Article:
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The Literacy/English curriculum at Villa Real is ambitious, sequenced and mapped from EYFS to Key Stage 5. This curriculum is entwined with each Key Stage goal across the school.


Literacy/English at Villa Real School promotes high standards of language/communication and literacy, by equipping pupils/students with the very best command of the spoken/augmentative/alternate and written word.


The Literacy/English curriculum is progressive and sequenced, building upon prior knowledge, whilst ensuring pupils/students revisit and recall prior skills and understanding. Components are built upon to acquire composite knowledge. Vocabulary is taught, revisited and memorised.


Literacy (primary) and English (secondary) lessons, aim to develop pupils’/students’ spoken language/communication, reading, writing and vocabulary, as integral aspects of the teaching of every subject, alongside our cross-curricular Literacy Intent. Literacy/English are both subjects in their own right, and the medium for teaching across the whole curriculum. Emphasis is placed on the development of communication throughout the entire school day.


The need to express ourselves is a human right. We feel that all students have the desire to mark make/write and should have daily opportunities to do so, from EYFS to Key Stage 5. Through a number of differentiated resources, pupils/students will improve their fine motor skills needed for writing, which will support some pupils/students to develop functional writing skills from early writing skills and allowed to write as an expression of their own identity and personality.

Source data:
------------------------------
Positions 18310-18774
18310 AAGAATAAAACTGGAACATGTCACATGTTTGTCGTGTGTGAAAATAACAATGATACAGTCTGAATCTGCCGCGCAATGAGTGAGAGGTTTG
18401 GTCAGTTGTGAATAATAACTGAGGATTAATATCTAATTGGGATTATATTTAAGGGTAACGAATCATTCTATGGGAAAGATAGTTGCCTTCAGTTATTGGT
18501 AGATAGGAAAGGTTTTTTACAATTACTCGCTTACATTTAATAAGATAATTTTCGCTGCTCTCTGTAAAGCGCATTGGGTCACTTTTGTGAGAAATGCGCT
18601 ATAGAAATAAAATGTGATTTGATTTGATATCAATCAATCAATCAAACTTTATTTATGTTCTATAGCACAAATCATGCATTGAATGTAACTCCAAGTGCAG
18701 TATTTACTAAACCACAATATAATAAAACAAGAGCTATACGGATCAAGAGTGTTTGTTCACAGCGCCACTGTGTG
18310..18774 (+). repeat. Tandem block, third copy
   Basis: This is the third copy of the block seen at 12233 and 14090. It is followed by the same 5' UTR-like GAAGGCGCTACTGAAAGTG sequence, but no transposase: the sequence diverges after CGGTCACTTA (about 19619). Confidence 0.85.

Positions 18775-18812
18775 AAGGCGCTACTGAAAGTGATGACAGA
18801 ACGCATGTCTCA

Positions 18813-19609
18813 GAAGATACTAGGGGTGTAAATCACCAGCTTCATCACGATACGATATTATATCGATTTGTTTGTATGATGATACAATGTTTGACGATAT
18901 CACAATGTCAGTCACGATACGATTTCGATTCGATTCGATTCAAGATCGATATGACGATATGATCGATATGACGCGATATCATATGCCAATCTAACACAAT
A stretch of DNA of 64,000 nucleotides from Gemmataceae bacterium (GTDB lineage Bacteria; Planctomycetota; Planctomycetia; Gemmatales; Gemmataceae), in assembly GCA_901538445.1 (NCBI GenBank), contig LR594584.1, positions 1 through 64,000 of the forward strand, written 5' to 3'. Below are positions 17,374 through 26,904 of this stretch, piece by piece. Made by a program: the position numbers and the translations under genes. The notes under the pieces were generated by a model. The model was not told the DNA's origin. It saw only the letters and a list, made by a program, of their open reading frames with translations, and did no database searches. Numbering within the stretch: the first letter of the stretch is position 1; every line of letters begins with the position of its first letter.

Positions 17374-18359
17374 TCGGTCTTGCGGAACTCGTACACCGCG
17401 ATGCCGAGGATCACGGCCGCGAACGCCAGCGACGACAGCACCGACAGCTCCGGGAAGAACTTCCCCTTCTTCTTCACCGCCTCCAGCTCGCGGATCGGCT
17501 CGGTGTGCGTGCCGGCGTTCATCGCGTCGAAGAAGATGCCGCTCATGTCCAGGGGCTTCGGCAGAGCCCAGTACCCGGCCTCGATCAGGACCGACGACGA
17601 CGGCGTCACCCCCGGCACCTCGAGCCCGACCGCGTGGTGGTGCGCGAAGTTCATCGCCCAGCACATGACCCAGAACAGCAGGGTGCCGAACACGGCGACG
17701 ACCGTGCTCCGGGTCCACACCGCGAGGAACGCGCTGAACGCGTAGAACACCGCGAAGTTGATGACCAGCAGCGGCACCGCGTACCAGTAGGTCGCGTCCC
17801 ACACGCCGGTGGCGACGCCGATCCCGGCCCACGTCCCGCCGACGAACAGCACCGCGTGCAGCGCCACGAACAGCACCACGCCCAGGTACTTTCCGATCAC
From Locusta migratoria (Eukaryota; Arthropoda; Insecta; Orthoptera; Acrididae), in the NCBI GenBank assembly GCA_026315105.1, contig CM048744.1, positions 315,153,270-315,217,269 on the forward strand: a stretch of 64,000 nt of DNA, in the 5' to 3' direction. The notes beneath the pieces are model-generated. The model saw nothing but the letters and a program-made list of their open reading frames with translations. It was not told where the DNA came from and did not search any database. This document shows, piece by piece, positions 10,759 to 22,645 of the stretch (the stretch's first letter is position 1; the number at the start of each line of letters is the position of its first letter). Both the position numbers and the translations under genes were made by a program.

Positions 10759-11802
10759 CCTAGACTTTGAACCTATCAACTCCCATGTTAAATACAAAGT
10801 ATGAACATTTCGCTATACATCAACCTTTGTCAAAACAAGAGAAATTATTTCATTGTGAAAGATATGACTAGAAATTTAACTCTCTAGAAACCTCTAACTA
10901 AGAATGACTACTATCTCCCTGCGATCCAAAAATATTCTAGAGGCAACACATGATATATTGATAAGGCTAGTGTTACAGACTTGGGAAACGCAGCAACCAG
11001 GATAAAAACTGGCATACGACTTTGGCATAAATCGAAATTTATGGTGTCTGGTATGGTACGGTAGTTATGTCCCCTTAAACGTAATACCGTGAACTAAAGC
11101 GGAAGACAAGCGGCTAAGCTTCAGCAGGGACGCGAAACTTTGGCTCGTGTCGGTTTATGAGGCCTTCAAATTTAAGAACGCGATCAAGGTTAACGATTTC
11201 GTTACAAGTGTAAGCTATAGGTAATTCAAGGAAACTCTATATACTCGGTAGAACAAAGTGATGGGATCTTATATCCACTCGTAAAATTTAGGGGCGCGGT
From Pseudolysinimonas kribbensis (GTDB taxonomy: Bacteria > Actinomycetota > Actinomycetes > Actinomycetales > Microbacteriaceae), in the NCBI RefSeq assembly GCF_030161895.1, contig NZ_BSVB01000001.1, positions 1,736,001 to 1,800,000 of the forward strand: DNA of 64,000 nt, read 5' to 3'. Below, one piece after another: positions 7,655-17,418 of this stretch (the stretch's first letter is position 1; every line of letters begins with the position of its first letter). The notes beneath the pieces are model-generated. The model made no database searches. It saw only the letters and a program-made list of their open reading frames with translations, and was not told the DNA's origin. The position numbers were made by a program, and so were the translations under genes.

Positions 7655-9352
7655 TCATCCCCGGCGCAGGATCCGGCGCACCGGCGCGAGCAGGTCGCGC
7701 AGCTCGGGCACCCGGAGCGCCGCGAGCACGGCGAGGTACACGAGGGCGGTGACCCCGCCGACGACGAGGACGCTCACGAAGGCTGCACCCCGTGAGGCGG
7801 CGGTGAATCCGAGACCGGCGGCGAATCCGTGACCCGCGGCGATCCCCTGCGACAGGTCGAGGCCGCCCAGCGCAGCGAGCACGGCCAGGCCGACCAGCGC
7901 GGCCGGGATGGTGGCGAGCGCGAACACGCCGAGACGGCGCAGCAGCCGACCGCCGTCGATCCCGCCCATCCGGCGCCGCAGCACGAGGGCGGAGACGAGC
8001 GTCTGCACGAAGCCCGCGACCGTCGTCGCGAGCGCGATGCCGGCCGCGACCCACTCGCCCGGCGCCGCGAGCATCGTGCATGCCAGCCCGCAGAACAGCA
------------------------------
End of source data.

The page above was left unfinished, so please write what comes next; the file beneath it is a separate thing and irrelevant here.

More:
We aim to develop pupils/students love of books, through widespread reading for enjoyment or/and being read to. We are determined that every child will learn to read. Reading, including the teaching of systematic, synthetic phonics, using Read Write Inc. is taught in every class and from EYFS, alongside Phonological Awareness.  In circumstances of severe medical conditions, differentiated lessons focus on a sensory love of books. The sequence of reading books is a cumulative progression, and closely matched to ability and age, from early reading skills to fluent readers.


The ambitious curriculum begins in EYFS and is implemented through the Communication and Language Educational programme and through components of literacy knowledge. Literacy is taught up to end of Key Stage 2 and then English in Key Stage 3, 4 and 5. The curriculum is mapped and sequenced across the whole school, through areas of learning in; reading, writing, speaking & listening.

Every class will have five hours of English/Literacy through discrete lessons or a range of 'Literacy Across the Curriculum' interventions to support on the Engagement Model. Communication (SaLT) including NELI is delivered three times a week, to those who have been identified as requiring the intervention. Class managers ensure that activities are engaging and appropriate.  All lessons are personalised according to pupils’/students’ needs and ability.


All classes follow the school scheme of work and sequenced overview. which uses the National Curriculum as a benchmark, adapted in a bespoke and individualised way. Planning extends beyond the National Curriculum to meet the needs of our pupils/students.

  • Pupils on Pathway 1 follow the EYFS Statutory Framework.

  • Pupils/students on Pathway 2 follow our Literacy/English Scheme of Work, delivered in a multi-sensory way.

  • Pupils/students on Pathway 3 and 4 follow our Literacy/English Scheme of Work.   In Key Stage 1 and 2, pupils work towards pre-key stage standards and National Curriculum SATS. In Key Stages 3, 4 and 5 students work towards AQA Entry Level English. Students who are ready, sit AQA Entry Level English 1/2/3 exams from year 10 in the summer term. For those students who are ready, preparation work for L1 Functional Skills English and/or GCSE.